When we deregulated energy markets, we got Enron and rolling blackouts.

    What will we get with deregulated health insurance markets? My guess is gaming of the system by Aetna, Kaiser, etc and lots of dead and sick people.

  33. 33
    DougL (frmrly: Conservatively Liberal) says:

    I learned long ago that if Republicans and business are for something then we the public are screwed. It’s been that way for over forty years and I don’t see it changing any time soon. Every single time they say something is good for us it ends up fucking us over.

    It’s as sure a thing as shit stinking. Opposite Day is a way of life with these assholes.

  34. 34
    ominira says:

    @kay:

    This is a little different than that. There are barriers to insurance companies operating across state lines. The barriers are different regulatory structures. For example, my state forces insurers to cover all manner of organ donations, even experimental. I actually found this out from personal experience. That was put in place by my state legislature, luckily, as it turned out. If I’m a company that doesn’t cover those, I can’t offer a policy in my state.

    What they want to do is remove those barriers.
    The state where the policy is issued would govern, so naturally insurers would flock to less-regulated states.
    You would buy a policy that originates in unregulated North Dakota, and rely on it in regulated Connecticut.

    Thanks for this. Now I think I understand a bit better. The problem is then that if the federal government tries to come up with some minimum standards that health insurers must meet, it becomes a states rights issue (if state x doesn’t think there should be any regulations at all).

  35. 35
    kay says:

    @Hunter Gathers:

    And, who oversees that reserves cover potential liability? Like, the SEC or something? That’s money in the bank.

  36. 36
    kansi says:

    Book it: Montana will be the epicenter.

  37. 37
    Dr. Loveless says:

    My question- why does everyone think this will be such a great thing?

    Because snuffing Granny would be done much more efficiently by an Invisible Hand.

  38. 38
    Joshua Norton says:

    Has there EVER been a case of deregulation working out the way it was promised? It’s always been geared for the benefit of one particular person or company, but being passed off as something wonderful for all of us.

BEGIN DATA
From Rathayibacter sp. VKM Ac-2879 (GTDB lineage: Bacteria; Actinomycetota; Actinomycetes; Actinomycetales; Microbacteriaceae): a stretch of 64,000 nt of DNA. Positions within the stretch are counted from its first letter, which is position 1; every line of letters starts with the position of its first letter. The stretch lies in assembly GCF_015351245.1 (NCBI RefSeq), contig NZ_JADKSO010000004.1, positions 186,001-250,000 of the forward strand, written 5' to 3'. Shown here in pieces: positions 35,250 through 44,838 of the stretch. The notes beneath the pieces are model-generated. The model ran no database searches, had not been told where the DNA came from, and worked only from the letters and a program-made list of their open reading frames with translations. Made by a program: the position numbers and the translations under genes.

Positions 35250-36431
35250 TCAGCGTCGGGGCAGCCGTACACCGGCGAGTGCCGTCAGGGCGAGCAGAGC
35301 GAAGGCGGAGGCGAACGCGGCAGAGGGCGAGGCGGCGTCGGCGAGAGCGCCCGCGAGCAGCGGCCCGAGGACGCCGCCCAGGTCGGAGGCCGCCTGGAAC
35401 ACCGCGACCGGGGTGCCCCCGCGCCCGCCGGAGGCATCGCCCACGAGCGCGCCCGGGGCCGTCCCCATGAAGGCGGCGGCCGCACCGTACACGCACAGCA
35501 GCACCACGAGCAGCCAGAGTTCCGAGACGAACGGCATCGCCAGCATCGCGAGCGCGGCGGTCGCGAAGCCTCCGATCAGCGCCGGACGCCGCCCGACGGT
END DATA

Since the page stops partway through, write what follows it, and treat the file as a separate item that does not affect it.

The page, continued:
Don’t wingnuts ever look back and at all the rubble left in the wake of their grand deregulation schemes and realized that it was a horrible idea? Their pie-in-the-sky theory and ideology hasn’t worked, but they never stop pushing for it.

  39. 39
    Tonal Crow says:

    We had nationwide deregulation in the patent-medicine era. It led to high prices, shoddy (and ofttimes deadly) merchandise and services, and company towns run like Soviet gulags.

    Those who deplore learning from history condemn the rest of us to live through its repetition.

  40. 40
    kay says:

    @ominira:

    Well, nominally, but even Republicans know they have to force insurers to take all comers. That’s the bottom.

    The question is offer WHAT to all comers.

  41. 41
    Indylib says:

    OT

    The irony bug bites – hard. Michelle “Whackadoodle” Bachmann’s son joins the TFA – Teachers for America, part of AmeriCorp.

    http://www.startribune.com/loc.....2&c=y

    I wonder if she has plans to getting him un-re-educated?

  42. 42
    JK says:

    OT

    Diane Campbell of Kingston, N.H., held a sign with Mr. Obama’s face superimposed on a Nazi storm trooper, a sign, she said, that was made by her chronically ill mother.
    Her mother’s hereditary autoimmune disease is treated with expensive transfusions of gamma globulin, paid for by Medicare. Her sister, Louise, was born with no arms and one leg, and is also covered by Medicare, the government-run, health-insurance program for the elderly and disabled.
    “Adolf Hitler was for exterminating the weak, not just the Jews and stuff, and socialism — that’s what’s going to happen.”

    h/t http://online.wsj.com/article/.....s_page_one

  43. 43
    BFR says:

    Has there EVER been a case of deregulation working out the way it was promised?

    You can make a case for the airline industry. Deregulation sucked for people who had jobs with legacy carriers or who lived in rural areas but it did bring a great deal of increased competition on major routes and created a space for low cost carriers to emerge.

  44. 44
    joes527 says:

    John – you are missing the big picture. This would allow the insurance companies to write policies like there was no tomorrow. Everyone would be covered in a month once there is no downside to writing a policy.